A dip in the sea is good for the soul

Torbay Weekly

One of my favourite things to do in London days was swim outdoors.

I moved to Brixton largely because of the proximity of the park where the beautiful Brockwell Lido is located.

However I was feeling when I entered the pool, that first moment after pushing away from the wall, feeling my face glide through the always cool, sometimes very cold water, made me smile.

My love of water began very young.

It’s definitely connected to a childhood lived by the sea, but it’s also, I think, got something to do with the calming but also invigorating properties of this oh so powerful element.

If you’re feeling inflamed, fiery, angry, stressed, a dip in cool water can calm you just as a fireman’s hose quells a flame.

If you’re depressed, numb, lost inside your own physical form, the shock of that initial immersion; the one that takes your breath away or even makes you shout or howl or laugh out loud, can jolt you back into your body, almost like jump leads restarting a car battery that’s gone flat.

Those swims in London were so life giving, and in the months when the lido was open I would visit every day if I could.

In 2012, I took part in the annual River Dart 10K swim from Totnes to Dittisham, to raise money for the neonatal unit at Exeter Hospital.

My twin nieces had been so wonderfully cared for when they were born there in 2009, and I wanted to do something to say thank you.

On the day of the girls' birth I was working from home in Brixton, and I had just got back from a lunch time lido trip when my Mum called to tell me the happy news, so a swim felt like the perfect fundraiser.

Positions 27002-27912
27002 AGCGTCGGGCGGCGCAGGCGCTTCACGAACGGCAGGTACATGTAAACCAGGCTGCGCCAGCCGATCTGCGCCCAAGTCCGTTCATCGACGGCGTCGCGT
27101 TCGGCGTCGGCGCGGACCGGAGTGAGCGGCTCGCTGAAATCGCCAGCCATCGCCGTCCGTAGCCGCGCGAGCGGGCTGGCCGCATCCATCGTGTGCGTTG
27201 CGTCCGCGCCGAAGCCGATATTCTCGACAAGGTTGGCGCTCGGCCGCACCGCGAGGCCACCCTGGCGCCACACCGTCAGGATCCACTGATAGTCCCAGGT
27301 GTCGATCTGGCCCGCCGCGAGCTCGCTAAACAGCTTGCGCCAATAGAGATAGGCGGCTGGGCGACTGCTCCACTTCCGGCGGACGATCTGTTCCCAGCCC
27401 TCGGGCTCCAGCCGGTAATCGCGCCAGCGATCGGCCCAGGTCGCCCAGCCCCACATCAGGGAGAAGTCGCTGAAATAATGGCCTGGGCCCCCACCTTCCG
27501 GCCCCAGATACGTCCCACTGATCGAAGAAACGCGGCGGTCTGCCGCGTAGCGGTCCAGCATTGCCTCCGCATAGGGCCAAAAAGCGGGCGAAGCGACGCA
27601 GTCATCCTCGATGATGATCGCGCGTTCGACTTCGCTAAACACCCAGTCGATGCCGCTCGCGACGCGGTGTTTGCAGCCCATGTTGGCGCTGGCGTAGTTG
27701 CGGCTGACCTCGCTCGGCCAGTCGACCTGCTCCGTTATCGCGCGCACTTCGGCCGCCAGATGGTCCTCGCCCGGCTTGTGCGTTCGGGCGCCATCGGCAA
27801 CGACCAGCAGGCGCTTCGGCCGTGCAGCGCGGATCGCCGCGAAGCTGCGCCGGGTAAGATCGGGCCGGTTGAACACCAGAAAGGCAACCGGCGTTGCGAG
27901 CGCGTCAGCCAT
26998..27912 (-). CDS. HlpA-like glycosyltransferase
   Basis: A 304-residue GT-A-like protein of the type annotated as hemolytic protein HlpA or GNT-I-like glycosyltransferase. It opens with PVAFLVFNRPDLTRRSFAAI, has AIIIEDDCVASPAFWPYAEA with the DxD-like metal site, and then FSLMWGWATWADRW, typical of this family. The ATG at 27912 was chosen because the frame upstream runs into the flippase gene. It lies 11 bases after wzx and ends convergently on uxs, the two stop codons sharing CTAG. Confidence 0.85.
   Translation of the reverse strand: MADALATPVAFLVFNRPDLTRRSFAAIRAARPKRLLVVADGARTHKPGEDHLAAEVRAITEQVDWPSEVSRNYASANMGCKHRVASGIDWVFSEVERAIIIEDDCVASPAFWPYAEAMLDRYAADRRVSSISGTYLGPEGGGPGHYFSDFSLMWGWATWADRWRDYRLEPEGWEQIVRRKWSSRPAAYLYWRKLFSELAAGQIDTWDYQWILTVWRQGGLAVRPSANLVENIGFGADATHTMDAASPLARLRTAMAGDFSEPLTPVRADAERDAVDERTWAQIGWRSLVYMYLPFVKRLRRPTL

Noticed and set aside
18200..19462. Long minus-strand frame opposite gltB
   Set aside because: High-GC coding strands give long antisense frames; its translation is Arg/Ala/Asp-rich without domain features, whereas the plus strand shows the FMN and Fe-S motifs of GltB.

I found the actual event very tough, and am definitely not a candidate for an annual sign up, but we raised a really good amount, so it was well worth it.

Since I’ve been back in Torbay, I haven’t swum as much, only on really hot summer days, and only for a short time.

Back in March, a friend suggested that we go for a dip in the sea.

At first I was reluctant, but then I gave myself a talking to, and remembered how good it is for me.

We were lucky on the first morning, at Oddicombe, because although the water was really cold, the sun was shining.

Wet suited, booted and gloved up, we were able to bask in the water with warm rays on our faces for about 15 minutes.

The second time, a choppy day at Meadfoot, was definitely more medicinal than enjoyable, but we did it.

Regardless of the conditions, there is always something special about getting really cold and then wrapping up and getting warm with a hot drink afterwards.

I’ve realised that a dip in open air water doesn’t always have to be about the aquatic equivalent of steps, that it can just be about reminding myself that I am alive, and only a tiny part of something so much bigger than I am.

If you need a bit of support to get started, there are open-air swimming groups around the Bay: an internet search will help you find your closest one.

Along with mental health and circulatory benefits, regular outdoor swimming can help to build a healthy immune system, maintain a healthy heart and lungs and tone and strengthen muscles, so it’s definitely worth taking the plunge.